Michael Cavacini

An award-winning arts and culture blog.

Archive for the tag “Autobiography”

Mano A Mano With John Oates

John Oates was one of the first musicians I interviewed when I started this site several years ago. I had the chance to catch up with him last week about his autobiography, Change of Seasons: A Memoir, which comes out March 28. We covered a lot of ground in this interview, and I hope it whets your appetite for what promises to be an insightful and compelling autobiography.

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Meeting Bruce Springsteen

img_8334Three weeks ago I attended my first Bruce Springsteen concert. Today I met “The Boss.” Well, to be accurate, I did see Bruce perform with The E Street Band when they were inducted into the Rock & Roll Hall of Fame two years ago. I was there with my cousin, mainly to see KISS and Hall & Oates be inducted, but seeing Bruce rock out, along with several other rock icons, made for an entertaining evening full of music. Nevertheless, the Bruce Springsteen concert I attended three weeks ago was my first time seeing a full-length performance by New Jersey’s favorite son, and it was awesome. It was also the longest U.S. concert he’s ever performed. But enough of that. Let me tell you about Bruce’s event at the Free Library of Philadelphia promoting his new autobiography: Born to Run.

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John Oates Announces Memoir: Change of Seasons

Change of Seasons

John Oates, a member of the Rock and Roll Hall of Fame and one-half of the most successful pop duo in the world, Hall & Oates, will give readers an inside look into his life and career with his newly announced memoir: Change of Seasons. The book, set for release on April 4, 2017 will also include a bonus set of original and traditional songs that reflect the stories in the memoir, including an exclusive live version of “Maneater.”

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Carmine Appice: Rock’s Most Influential Drummer Tells All

IMG_6983Carmine Appice, the most influential drummer in rock and roll history, recently released his autobiography: Stick It! My Life of Sex, Drums, and Rock ‘N’ Roll. I met Carmine at his book signing here in Philadelphia and shortly afterward I interviewed him. We touched on everything from how Sharon Osbourne fired him from Ozzy’s band to the revelation that there are a handful of tracks from Paul Stanley’s 1978 solo album featuring Carmine’s drumming that’ve yet to see the light of day. Check out the interview below and pick up a copy of Carmine’s autobiography, which is available now.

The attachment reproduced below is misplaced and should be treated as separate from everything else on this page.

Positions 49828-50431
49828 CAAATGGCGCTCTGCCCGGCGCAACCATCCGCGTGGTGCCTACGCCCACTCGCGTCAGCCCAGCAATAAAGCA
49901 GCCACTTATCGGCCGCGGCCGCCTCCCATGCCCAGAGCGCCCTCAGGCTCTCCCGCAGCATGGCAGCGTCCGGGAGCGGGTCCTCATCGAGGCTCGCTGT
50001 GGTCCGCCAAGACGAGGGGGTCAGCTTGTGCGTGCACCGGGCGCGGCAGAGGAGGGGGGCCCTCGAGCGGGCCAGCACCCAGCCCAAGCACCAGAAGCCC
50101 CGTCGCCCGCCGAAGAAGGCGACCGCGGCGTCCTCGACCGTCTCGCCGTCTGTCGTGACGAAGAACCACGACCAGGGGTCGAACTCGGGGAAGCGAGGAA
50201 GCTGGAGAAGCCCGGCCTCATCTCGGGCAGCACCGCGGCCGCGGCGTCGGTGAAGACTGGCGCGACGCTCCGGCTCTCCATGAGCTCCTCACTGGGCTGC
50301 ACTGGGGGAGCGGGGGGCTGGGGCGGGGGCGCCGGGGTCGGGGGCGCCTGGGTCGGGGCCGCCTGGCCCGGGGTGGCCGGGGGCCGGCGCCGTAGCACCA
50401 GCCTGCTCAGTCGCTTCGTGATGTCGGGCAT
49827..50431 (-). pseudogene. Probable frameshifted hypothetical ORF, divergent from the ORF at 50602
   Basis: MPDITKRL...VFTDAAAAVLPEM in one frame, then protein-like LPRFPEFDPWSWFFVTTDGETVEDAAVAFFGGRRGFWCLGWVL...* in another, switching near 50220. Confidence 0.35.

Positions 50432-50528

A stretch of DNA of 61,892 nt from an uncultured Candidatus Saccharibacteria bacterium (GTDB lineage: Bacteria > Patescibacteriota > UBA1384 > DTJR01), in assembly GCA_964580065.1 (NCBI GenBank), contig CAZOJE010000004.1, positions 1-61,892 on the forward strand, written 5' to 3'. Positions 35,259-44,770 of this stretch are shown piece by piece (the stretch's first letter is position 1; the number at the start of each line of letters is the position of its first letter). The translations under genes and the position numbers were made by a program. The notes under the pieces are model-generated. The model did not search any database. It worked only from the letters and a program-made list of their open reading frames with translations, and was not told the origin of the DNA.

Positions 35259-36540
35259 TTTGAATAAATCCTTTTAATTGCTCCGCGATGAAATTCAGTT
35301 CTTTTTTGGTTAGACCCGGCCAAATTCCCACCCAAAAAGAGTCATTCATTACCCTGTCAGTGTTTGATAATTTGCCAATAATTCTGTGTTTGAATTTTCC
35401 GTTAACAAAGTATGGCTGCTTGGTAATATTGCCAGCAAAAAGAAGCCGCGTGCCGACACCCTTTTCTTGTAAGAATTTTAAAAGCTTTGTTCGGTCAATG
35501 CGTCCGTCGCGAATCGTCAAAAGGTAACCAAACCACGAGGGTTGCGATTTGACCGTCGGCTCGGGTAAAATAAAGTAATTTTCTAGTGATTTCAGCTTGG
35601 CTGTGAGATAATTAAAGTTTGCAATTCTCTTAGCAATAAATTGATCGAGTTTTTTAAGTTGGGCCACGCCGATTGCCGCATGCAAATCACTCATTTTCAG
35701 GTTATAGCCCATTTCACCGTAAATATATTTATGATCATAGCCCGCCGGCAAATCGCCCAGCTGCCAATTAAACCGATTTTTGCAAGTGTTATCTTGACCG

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A Conversation With Paul Stanley

Paul Stanley

I recently took part in an interview with Paul Stanley, the lead singer of KISS. Below are his thoughts on a variety of topics that were covered during the interview.

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Book Review – Face The Music: A Life Exposed by Paul Stanley

Paul Stanley - Face The Music: A Life ExposedWhile traveling last week, I downloaded and listened to the audiobook version of Face The Music: A Life Exposed by KISS frontman Paul Stanley. Paul has always been my favorite member of KISS, so I eagerly awaited the release of this book and having him narrate it felt like getting to know him over a cup of coffee…a more-than-12-hour cup of coffee. Despite its substantial length – it’s the longest KISS autobiography to date, Paul’s honest and unfiltered account of his life and career make this a revealing and inspiring book. And the lively narration helps breath life into the words, which makes for a refreshing and engaging listen. If you’re a KISS fan, or just a fan of great music autobiographies, I highly recommend you pick up a copy of Face The Music: A Life Exposed. It may have taken Paul Stanley 40 years to write an autobiography, but it was well worth the wait.

Book Review – Wrestling With The Devil by Lex Luger

Lex Luger - Wrestling With The DevilWhen I became a wrestling fan, it was in the heyday of larger-than-life characters like Hulk Hogan, the Ultimate Warrior and the British Bulldog. Not only did these superstars have otherworldly personas, they had spectacular physiques. While Lex Luger wasn’t known for being the most charismatic performer, his physical presence couldn’t be denied. In the 1980s he was a force to be reckoned with in the National Wrestling Alliance and World Championship Wrestling (WCW), and when he came to the World Wrestling Federation (WWF) Luger was a top babyface (i.e., good guy). After his stint in the WWF, Luger went back to WCW and became World Champion and eventually joined the rebellious New World Order. Luger had a stellar career but he wasn’t without his vices. His autobiography reveals all of the ups and downs he went through, including the death of the “First Lady of Wrestling,” Miss Elizabeth. I found it to be a captivating read up until the final couple chapters where the book turned into what felt like an infomercial for Christianity. While I’m glad religion helped Luger turn his life around, his heavy-handed use of Bible verses came off as preachy instead of inspirational. Nevertheless, Wrestling With The Devil was an enlightening and entertaining read that wrestling fans should check out.